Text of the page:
“Here’s the problem,” science teacher Robin Cooper tells EdSource. “I don’t know what supplies they have, so I don’t feel like I can have them do many experiments…It’s public school, and you need to make sure every kid can participate.”
Some higher-ed professors have worked to get students chemistry kits to work on — ensuring every student has the exact same materials. This may be an option if you plan to incorporate a few key elements throughout the year.
Jennifer Schwartz Poehlmann, senior lecturer in the Department of Chemistry at Stanford, developed a set of these at-home lab kits. This was a huge undertaking, as the kits had to be cohesive (they couldn’t send out a new kit for each experiment) but also affordable. She also had to take into consideration that there might be small children in the homes of her students, so any chemicals needed to be safely packed and in small quantities. They opted to send non-hazardous chemicals that still replicate the same reactions — like milk of magnesia and cabbage powder.
Planning for a semester of labs can be daunting, so consider teaming up with other chemistry teachers in your school or district to plan out activities and curate materials to complete them.
Make Your Virtual Labs Effective
While students love hands-on activities, virtual labs can also help students learn the material. Also similar to hands-on labs, these virtual activities need to be carefully planned and vetted.
“I have been reading a lot of articles and [watching] a lot of videos from experts in ways of making relationships with students,” says chemistry teacher Sorelle Kimball. One of the most common lab replacement options involves watching a pre-recorded experiment or video of a lab online and then completing work related to that lab as a simulation.
There is good news for chemistry teachers who worry about going virtual: Many of the online resources you find today have been in development for years. In fact, there is a whole movement to make virtual lab work a normal part of the chemistry classroom.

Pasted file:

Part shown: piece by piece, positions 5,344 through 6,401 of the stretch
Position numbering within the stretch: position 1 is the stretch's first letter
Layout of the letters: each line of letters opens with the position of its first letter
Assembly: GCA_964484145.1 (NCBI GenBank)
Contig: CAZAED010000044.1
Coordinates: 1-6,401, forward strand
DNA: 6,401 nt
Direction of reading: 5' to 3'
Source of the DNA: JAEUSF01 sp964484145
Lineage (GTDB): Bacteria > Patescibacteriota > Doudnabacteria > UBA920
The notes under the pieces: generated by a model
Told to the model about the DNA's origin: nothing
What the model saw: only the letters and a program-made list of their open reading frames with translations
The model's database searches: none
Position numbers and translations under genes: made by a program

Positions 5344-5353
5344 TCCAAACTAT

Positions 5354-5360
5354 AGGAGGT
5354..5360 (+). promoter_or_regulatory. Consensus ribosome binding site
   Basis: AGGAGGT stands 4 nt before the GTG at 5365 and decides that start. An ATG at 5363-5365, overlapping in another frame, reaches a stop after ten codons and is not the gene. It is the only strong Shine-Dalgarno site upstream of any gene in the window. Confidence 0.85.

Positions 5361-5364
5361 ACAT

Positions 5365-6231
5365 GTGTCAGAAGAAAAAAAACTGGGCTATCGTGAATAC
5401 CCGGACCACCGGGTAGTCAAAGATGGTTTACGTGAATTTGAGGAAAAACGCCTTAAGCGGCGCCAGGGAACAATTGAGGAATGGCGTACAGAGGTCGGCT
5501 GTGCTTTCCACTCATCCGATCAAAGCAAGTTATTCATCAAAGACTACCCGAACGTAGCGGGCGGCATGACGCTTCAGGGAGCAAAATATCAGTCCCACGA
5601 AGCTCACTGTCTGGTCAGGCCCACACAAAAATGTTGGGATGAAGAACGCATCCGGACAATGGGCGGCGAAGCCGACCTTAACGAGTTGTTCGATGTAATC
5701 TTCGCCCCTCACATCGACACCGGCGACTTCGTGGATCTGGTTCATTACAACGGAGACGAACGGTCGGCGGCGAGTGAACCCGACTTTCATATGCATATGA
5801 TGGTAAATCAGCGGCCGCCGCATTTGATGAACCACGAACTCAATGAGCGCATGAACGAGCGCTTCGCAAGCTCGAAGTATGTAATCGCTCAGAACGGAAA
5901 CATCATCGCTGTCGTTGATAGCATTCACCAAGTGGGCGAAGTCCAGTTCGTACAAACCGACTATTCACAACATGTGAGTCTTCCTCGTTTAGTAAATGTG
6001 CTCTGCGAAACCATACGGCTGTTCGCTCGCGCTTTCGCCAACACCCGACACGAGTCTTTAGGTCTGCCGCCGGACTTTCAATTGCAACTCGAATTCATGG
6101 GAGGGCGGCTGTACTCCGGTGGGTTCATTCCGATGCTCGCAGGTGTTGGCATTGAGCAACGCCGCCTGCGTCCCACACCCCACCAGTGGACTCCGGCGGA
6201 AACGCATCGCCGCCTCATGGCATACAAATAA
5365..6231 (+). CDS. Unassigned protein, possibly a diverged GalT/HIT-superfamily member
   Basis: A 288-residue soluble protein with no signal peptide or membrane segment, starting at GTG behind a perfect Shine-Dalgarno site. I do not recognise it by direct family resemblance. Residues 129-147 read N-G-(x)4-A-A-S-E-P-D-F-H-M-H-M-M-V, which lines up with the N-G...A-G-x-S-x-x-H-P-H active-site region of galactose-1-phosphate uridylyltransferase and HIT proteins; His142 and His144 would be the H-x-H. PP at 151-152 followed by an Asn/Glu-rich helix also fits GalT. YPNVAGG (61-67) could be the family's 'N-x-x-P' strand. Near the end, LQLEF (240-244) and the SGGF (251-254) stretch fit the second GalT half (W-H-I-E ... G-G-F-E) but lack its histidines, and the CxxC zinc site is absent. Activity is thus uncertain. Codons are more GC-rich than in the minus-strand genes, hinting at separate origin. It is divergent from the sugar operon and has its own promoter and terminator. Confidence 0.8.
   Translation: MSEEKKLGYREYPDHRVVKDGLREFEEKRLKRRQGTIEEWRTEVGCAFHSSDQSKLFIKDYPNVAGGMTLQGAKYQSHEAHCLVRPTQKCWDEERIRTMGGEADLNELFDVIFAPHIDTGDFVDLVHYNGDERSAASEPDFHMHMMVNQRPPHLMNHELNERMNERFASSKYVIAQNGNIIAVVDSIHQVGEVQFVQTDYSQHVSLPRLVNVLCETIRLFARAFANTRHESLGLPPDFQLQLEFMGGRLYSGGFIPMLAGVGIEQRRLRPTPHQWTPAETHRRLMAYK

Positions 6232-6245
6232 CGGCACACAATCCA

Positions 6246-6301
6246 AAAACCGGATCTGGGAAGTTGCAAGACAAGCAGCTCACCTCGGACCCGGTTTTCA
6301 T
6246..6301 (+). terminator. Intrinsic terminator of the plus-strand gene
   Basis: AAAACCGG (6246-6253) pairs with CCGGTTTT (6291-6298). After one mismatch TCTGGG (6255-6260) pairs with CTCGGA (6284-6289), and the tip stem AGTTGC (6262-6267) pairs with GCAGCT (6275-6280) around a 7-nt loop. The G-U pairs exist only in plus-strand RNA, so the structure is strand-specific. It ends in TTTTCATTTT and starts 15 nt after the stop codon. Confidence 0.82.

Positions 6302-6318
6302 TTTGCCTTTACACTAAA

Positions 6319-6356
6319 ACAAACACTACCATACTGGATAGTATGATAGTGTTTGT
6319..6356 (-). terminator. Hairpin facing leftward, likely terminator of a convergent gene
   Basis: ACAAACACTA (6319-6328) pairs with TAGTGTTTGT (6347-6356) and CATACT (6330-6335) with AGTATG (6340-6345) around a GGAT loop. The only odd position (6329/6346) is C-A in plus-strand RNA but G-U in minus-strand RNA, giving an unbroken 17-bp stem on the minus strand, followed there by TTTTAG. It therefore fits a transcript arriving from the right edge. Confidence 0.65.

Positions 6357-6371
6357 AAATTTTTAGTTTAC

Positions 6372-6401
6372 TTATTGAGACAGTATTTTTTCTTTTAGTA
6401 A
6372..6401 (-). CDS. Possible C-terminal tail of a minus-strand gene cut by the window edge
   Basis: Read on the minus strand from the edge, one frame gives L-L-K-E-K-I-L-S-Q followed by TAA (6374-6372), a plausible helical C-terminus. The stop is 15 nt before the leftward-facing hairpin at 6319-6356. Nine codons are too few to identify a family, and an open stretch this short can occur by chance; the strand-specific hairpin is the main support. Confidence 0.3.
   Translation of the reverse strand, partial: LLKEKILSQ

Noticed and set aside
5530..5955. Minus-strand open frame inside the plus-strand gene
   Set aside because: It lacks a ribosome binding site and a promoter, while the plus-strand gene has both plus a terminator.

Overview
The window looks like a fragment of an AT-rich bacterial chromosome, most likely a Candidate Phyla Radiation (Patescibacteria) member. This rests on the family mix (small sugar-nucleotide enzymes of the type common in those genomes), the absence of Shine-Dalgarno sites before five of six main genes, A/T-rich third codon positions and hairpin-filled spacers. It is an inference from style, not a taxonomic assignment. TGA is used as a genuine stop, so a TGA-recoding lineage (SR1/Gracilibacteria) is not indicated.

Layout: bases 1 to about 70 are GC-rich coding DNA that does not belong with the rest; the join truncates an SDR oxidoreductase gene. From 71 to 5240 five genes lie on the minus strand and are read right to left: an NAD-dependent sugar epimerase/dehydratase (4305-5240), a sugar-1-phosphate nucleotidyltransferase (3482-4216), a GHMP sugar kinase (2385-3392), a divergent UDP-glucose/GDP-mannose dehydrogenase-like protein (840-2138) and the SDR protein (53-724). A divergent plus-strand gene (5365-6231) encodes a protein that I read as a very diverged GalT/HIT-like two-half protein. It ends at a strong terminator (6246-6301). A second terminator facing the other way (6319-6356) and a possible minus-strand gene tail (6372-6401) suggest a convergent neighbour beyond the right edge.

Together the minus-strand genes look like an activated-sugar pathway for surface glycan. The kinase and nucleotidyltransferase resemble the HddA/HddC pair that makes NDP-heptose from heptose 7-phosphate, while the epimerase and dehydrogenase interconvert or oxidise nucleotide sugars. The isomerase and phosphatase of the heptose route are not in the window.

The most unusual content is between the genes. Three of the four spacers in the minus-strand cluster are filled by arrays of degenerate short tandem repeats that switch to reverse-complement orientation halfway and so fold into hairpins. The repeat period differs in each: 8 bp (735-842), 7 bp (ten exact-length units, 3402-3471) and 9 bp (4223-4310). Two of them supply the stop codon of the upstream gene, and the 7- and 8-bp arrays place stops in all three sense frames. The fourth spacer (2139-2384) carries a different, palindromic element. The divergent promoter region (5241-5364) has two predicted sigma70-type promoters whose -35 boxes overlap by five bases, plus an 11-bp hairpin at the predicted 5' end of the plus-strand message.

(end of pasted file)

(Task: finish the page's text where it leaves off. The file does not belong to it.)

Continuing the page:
“The real lab is actually very limiting,” says Brian Woodfield, professor of chemistry at Brigham Young University and cofounder of virtual labs provider Beyond Labz. “A lot of it is toxic. We can’t let them blow up things. We have limited time, and there are safety issues all over the place.”
If you do opt for a virtual lab, make sure you choose the right tools for your students. The team at Pearson ran through a list of must-haves for digital tools that can help you sort the good from the bad. These include:
- Software must be easy to install and user-friendly.
- It offers experiences similar to a traditional laboratory
- It scaffolds learners so they build their skills up in a sequence.
- It provides clear feedback to guide students.
- It allows students to conduct experiments on their own.
After each new lab, open the floor to student feedback. What tools did they enjoy using? What simulations were dated or difficult to use? This can help you decide whether to stick with a system or find a better one.
Additional Resources With Chemistry Lesson Plans
There are lesson plans and activities for all types of chemistry concepts at all levels of learning. Many of these lessons have been tested by chemistry teachers and improved within their classrooms. Here are a few good starting points for your research.
- Deanna Cullen at ChemEd Xchange curated a list of online chemistry lesson plans which range from easy (like why an orange peel pops a balloon) to virtual lab activities for students. This is a good resource to bookmark for your remote chemistry classroom.
- The Laboratory Safety Institute has dedicated a page for teaching science during the COVID-19 shutdown. They include games for your classroom, curated videos and additional ideas for at-home labs.
- The American Association of Chemistry Teachers has resources from elementary school through AP education. Each grade level is broken into specific topics with subtopics. You can review labs from this site to see what is accessible in the virtual classroom.
- The Arthur Lakes Library has an impressive curation of virtual labs and simulations that is continually updated. You may find something for your students here.
There are many ways to bring the chemistry classroom into the virtual learning environment. Students can watch you complete an experiment, complete one at home, or work through a simulation. You don’t have to pick just one model. Test out different options to see what your students respond to and adapt to how they learn.